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The Use of GPR on Pseudo-Archaeological Site in UFMG

Autoria e Infos

Paulo Roberto Antunes Aranha Et Al



Ground-Penetrating Radar – GPR (Davis and Annan, 1989) is a technique to image the subsurface soil in high resolution, which allows one to identify some subsurface structures and facies. The wave propagation of radar is controlled by the survey frequency and the electric environment subsurface properties. GPR was used on Pseudo Archaeological Site in the Universidade Federal de Minas Gerais (UFMG) to study what could be the appropriate antennas and settings to survey an archaeological site. Ground-Penetrating Radar emits radios waves ranging from 10 to 3,500 MHz. For our research were used antennae of 200, 500 and 800 MHz, thus, been possible a range of results to compare and notice what could be the appropriate frequency to be used in archaeological researches. The data processing sequence was: dewow, set time zero and remove background. After, analyzing the hyperboles presents on the radargram we could find the velocity and make a depth conversion locating properly the response from the objects buried. Results of GPR agree with the topographic coordinates previously made, and have helped to identify the features observed in the radargram and its corresponding object.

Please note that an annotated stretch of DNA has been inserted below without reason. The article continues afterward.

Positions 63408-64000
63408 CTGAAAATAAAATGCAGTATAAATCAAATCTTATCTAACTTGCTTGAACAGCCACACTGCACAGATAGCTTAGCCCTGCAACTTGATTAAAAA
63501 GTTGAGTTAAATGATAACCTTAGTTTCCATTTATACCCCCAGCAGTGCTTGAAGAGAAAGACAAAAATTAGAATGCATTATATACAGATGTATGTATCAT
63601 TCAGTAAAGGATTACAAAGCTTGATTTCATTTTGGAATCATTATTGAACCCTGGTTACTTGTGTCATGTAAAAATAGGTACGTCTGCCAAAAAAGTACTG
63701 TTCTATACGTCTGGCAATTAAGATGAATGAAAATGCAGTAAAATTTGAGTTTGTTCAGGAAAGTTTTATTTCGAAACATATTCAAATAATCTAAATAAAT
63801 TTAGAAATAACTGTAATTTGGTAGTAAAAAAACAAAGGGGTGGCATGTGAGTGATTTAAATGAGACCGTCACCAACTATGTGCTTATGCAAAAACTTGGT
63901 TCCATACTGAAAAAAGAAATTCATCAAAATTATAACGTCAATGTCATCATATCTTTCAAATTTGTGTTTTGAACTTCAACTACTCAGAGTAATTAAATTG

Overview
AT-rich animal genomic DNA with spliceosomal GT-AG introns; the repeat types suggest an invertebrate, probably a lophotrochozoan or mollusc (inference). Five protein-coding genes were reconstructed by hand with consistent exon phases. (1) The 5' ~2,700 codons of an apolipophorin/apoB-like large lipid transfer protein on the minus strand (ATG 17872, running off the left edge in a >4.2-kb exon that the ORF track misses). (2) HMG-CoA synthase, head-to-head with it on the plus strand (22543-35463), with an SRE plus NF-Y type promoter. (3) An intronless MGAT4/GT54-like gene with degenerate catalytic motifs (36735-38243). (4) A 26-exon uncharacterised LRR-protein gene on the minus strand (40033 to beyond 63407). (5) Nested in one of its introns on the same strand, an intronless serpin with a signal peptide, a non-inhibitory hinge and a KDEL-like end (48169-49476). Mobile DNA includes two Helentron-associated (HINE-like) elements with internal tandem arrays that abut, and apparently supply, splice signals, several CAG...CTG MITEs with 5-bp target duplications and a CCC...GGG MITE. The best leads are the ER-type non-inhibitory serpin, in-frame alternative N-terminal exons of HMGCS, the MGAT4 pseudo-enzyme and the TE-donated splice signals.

Key-words: GPR, técnicas de imagem, arqueologia, estudos arqueológicos, pseudo-sítio arqueológico

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